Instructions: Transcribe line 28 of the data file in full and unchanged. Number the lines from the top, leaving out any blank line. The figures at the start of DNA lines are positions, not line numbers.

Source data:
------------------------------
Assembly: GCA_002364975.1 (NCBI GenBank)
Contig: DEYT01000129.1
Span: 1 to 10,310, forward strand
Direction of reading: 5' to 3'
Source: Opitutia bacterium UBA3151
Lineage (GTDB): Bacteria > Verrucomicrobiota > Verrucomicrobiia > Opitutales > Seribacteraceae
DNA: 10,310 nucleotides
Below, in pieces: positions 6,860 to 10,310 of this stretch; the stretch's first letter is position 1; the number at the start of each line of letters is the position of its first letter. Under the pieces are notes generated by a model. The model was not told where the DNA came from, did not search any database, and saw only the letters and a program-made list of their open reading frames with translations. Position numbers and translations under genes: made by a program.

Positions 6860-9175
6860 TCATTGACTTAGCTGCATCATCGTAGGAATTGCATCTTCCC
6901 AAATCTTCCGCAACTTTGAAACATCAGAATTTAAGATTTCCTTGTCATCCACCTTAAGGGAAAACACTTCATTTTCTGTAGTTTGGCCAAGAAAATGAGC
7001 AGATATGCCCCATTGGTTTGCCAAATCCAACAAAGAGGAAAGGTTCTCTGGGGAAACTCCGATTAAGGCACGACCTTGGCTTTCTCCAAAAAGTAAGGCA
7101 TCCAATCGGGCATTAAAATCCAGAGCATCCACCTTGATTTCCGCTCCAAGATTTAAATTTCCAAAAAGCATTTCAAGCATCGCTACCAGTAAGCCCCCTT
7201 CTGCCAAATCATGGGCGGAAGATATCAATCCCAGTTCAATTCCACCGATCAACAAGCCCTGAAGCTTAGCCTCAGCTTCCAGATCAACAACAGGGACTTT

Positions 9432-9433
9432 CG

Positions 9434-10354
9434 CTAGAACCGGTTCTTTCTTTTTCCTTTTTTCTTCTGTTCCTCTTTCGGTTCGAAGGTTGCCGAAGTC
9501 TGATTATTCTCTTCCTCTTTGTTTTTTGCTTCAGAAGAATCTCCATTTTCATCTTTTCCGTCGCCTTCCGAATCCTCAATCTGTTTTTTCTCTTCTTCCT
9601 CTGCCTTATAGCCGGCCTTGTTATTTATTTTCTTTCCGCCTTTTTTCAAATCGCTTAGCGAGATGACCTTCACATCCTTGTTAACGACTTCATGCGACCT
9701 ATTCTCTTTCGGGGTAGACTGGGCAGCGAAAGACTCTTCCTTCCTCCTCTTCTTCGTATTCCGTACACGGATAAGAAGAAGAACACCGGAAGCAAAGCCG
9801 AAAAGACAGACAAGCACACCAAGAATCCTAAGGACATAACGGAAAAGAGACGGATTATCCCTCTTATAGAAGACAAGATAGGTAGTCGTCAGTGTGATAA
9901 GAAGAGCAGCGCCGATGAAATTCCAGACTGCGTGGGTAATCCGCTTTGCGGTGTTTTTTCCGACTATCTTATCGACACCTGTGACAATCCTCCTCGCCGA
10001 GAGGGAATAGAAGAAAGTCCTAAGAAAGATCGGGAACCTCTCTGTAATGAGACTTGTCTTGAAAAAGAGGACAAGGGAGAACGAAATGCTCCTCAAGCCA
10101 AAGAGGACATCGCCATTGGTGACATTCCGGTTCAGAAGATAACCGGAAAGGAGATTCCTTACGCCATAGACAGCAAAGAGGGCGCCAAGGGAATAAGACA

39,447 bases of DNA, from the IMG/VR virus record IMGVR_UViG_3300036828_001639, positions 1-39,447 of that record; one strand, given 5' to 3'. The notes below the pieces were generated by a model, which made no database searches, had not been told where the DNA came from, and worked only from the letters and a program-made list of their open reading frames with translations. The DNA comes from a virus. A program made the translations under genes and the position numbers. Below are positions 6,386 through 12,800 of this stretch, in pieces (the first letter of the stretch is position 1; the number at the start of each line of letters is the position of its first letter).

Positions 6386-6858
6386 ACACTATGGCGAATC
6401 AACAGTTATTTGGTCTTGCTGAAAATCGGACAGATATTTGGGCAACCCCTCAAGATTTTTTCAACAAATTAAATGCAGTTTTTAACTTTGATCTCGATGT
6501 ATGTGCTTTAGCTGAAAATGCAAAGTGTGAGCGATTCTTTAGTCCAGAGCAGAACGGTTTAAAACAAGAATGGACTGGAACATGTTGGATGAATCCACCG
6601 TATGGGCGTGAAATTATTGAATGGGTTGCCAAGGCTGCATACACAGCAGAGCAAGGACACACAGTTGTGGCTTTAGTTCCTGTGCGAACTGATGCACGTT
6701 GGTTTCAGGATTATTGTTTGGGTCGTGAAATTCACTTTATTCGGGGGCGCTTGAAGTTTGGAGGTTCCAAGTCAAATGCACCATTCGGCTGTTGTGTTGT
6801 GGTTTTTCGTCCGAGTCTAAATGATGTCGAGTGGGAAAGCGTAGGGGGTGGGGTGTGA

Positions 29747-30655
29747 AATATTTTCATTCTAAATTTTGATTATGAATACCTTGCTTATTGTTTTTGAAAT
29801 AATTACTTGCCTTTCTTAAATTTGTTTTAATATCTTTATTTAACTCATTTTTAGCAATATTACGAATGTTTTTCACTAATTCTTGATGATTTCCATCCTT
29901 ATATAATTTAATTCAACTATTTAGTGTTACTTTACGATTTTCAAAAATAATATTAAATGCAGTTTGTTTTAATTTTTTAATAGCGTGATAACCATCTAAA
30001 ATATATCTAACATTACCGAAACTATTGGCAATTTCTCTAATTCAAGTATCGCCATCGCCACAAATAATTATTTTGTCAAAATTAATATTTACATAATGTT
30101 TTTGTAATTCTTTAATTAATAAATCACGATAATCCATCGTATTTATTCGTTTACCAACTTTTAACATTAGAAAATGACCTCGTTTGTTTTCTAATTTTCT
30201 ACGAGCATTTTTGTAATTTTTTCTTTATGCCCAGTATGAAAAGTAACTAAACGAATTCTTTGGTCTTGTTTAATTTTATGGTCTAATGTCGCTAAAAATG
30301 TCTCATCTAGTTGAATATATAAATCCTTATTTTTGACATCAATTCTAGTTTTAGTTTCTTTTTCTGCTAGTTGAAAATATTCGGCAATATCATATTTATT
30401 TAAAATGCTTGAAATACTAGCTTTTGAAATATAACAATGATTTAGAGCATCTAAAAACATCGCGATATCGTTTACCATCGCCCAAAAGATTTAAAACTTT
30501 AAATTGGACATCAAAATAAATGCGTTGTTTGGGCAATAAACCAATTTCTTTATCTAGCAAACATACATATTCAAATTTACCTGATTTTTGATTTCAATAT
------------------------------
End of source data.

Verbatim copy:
6386 ACACTATGGCGAATC